The Daily Mail has obtained a copy of a book proposal written by President Trump’s former personal attorney Michael Cohen. The proposal, dated January 24, 2018, was entitled “Trump Revolution: From The Tower to the White House, Understanding Donald J. Trump.”
And, contrary to his disparaging testimony before Congress on Wednesday, it paints Trump in a very positive light.
Cohen was in the process of negotiating a $750,000 book deal with publishing house Hachette shortly before the FBI’s raid on his home and office. However, the deal collapsed after Cohen was charged by SDNY.
Trump was obviously delighted upon hearing this news and wasted no time in spreading the word.
Wow, just revealed that Michael Cohen wrote a “love letter to Trump” manuscript for a new book that he was pushing. Written and submitted long after Charlottesville and Helsinki, his phony reasons for going rogue. Book is exact opposite of his fake testimony, which now is a lie!
— Donald J. Trump (@realDonaldTrump) March 1, 2019
Congress must demand the transcript of Michael Cohen’s new book, given to publishers a short time ago. Your heads will spin when you see the lies, misrepresentations and contradictions against his Thursday testimony. Like a different person! He is totally discredited!
— Donald J. Trump (@realDonaldTrump) March 1, 2019
According to the Daily Mail, Cohen discussed how many people insult the President, calling him “crazy, dumb, paranoid and hateful toward the media.”
All of these things have been said about my longtime boss, Donald J. Trump. None of it is true. Except maybe that last one – about the media. Trump does believe that reporters are out to get him, and for a very good reason. Many of them are.
The proposal also said he would discuss First Lady Melania Trump, Trump’s children, and the “unfortunate saga of Stormy Daniels.” Cohen wrote that he hoped to use the book to “unravel and explain mysteries that surround the president. Those would include: ‘Trump’s communications style, management style, negotiating tactics, combat profile, Twitter battles and family dynamics. Along with the Russia probe and the revolving door at the White House.”
Cohen saw his most important role as “looking out for Mr. Trump and his family.”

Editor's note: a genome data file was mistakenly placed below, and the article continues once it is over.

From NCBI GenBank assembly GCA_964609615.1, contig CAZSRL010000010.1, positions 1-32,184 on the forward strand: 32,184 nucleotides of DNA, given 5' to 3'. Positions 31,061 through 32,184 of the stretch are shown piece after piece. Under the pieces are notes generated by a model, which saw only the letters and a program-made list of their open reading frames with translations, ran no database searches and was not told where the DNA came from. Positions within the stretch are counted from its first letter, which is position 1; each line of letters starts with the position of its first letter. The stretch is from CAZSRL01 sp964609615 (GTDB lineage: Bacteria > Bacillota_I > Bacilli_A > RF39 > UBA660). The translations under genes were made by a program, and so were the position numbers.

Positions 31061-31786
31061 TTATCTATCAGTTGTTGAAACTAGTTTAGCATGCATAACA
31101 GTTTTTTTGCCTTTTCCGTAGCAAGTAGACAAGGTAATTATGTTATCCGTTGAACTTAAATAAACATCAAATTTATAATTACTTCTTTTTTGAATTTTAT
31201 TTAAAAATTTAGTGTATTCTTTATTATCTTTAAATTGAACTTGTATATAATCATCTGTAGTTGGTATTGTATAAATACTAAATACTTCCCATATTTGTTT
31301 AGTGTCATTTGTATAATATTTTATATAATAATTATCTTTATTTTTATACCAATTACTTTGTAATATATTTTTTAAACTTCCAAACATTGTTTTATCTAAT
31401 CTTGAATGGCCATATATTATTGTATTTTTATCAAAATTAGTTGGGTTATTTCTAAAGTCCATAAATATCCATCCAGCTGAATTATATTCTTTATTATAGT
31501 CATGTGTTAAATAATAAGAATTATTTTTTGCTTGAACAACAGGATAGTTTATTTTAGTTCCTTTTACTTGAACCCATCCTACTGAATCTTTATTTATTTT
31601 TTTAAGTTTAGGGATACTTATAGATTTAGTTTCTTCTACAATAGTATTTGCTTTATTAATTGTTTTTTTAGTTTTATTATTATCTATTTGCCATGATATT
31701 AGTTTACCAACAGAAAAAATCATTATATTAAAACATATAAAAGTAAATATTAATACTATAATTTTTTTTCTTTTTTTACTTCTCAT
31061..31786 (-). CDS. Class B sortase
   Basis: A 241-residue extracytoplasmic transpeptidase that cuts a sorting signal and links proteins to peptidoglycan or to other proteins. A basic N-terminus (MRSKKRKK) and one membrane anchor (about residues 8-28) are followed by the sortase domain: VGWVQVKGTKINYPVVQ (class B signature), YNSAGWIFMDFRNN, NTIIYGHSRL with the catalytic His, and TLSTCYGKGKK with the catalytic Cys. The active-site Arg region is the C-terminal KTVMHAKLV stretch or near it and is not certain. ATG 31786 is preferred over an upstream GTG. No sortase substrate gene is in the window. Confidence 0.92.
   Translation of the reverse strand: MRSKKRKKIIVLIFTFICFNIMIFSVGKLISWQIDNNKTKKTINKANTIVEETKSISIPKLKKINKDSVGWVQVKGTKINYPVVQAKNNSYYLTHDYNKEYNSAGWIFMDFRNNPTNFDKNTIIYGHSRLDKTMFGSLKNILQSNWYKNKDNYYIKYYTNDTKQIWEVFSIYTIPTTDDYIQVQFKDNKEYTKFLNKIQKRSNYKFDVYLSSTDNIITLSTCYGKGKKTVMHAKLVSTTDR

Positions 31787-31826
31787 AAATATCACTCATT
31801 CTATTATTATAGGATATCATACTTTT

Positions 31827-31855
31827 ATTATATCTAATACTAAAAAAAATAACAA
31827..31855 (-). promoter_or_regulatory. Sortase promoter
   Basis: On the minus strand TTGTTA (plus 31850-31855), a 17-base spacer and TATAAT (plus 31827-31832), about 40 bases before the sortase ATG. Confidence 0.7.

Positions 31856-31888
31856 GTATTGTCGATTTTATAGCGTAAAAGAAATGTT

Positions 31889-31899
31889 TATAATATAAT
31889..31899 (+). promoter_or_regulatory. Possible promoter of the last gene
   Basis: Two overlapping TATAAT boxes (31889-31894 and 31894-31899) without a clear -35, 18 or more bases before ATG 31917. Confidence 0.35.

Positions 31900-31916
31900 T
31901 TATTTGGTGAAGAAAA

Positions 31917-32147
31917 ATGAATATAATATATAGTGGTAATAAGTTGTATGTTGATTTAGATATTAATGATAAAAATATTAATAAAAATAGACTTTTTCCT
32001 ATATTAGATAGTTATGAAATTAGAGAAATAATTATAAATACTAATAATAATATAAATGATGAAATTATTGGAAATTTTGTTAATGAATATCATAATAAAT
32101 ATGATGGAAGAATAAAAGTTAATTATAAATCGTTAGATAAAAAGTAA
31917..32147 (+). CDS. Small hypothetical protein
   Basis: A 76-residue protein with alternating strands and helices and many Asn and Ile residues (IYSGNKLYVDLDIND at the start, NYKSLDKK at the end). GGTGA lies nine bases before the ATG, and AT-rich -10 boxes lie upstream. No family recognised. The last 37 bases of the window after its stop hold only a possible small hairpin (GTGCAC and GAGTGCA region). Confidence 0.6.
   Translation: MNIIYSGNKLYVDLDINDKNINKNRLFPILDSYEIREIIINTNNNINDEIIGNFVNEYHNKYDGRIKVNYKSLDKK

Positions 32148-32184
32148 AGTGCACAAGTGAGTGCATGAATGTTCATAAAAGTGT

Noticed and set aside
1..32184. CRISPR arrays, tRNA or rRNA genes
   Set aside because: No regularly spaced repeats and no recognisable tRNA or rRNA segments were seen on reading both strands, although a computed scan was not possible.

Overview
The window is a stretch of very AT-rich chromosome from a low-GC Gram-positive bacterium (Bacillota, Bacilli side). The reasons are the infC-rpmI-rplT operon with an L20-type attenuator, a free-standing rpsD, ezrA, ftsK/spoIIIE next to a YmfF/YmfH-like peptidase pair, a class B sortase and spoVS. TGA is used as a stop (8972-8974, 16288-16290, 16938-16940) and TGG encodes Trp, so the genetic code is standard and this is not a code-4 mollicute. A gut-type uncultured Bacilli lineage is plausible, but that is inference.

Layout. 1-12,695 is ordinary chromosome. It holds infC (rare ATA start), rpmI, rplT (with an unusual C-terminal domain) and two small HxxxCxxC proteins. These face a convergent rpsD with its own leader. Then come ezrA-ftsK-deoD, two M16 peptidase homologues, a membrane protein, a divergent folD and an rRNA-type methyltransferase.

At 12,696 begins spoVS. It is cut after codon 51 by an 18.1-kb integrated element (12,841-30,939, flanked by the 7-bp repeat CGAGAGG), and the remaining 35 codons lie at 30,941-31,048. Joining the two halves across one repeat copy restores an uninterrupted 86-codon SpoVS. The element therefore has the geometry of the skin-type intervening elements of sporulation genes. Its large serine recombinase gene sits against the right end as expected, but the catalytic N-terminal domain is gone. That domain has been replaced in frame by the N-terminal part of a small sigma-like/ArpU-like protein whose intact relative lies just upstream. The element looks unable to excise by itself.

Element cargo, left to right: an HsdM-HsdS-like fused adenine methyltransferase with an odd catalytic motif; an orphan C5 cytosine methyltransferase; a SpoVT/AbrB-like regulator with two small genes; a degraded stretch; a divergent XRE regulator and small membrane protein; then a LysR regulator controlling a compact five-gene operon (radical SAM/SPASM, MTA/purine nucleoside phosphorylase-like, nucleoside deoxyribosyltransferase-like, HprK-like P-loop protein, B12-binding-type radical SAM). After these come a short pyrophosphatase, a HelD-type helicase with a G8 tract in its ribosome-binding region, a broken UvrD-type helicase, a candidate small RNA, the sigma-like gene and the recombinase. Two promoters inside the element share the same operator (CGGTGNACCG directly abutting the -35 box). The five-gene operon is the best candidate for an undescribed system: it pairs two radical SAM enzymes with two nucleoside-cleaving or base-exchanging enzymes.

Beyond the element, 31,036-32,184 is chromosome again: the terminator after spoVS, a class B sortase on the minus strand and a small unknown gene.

Here are several additional excerpts from Cohen’s proposal:
I have a lot to say about all of this stuff, with the understanding that there are some things I simply can’t talk about because I am, as I said at the outset, Trump’s longtime lawyer. But there’s plenty I can talk about, so here I am.
Most of my work took place behind the scenes. Unless it was the sort of situation that required me to come through the front door with a wrecking ball, that is – in which case my involvement was pretty obvious.
No issue was too big, too sticky or too oddball for me to tackle. I saw it all, handled it all. And still do.
By offering my point-of-view, it is my sincere hope that I can help close or at least narrow the knowledge gap. For reporters, who have the important job of covering Trump; for lawmakers, who need to work constructively with Trump to get things done for our country; for global leaders who aspire to work collaboratively with America; for supporters, who have faith and put Trump into the White House; for critics, whose continued vigilance helps Trump and the Republican party get better at their jobs – Democrats, too. And for anybody else, no matter what your party or affiliation, who has an interest in gaining a better understanding of the world, ways and methodology of the 45th President of the United States, Donald J. Trump.
Well, that was then and this is now and his feelings for Trump have changed diametrically.
During Wednesday’s testimony on Capitol Hill, Cohen’s remarks about the President were bitter and hostile. He said Trump was “a racist, a con man and a cheat.” He said:
Since taking office, he has become the worst version of himself. He is capable of behaving kindly, but he is not kind. He is capable of committing acts of generosity, but he is not generous. He is capable of being loyal, but he is fundamentally disloyal.
Cohen said there were two specific events that caused him to turn against his former employer. He was unhappy with Trump’s handling of the violent Charlottesville, VA protests and about Trump’s comments and behavior at his joint press conference with Putin in Helsinki.
The Charlottesville protests actually happened long before he wrote his proposal in which he praised the President.
Cohen has made so many contradictory statements, it is difficult to keep track. Perhaps that’s why Mueller didn’t keep him out of jail to serve as a future witness. He is unreliable at best.
Cohen is scheduled to begin a three year prison sentence in May. In addition to one count of lying to Congress regarding the timing of his negotiations for a possible Trump building project in Russia and “one count of making an excessive campaign contribution,” he has plead guilty to “five counts of tax evasion, one count of making false statements to a financial institution, and one count of willfully causing an unlawful corporate contribution.”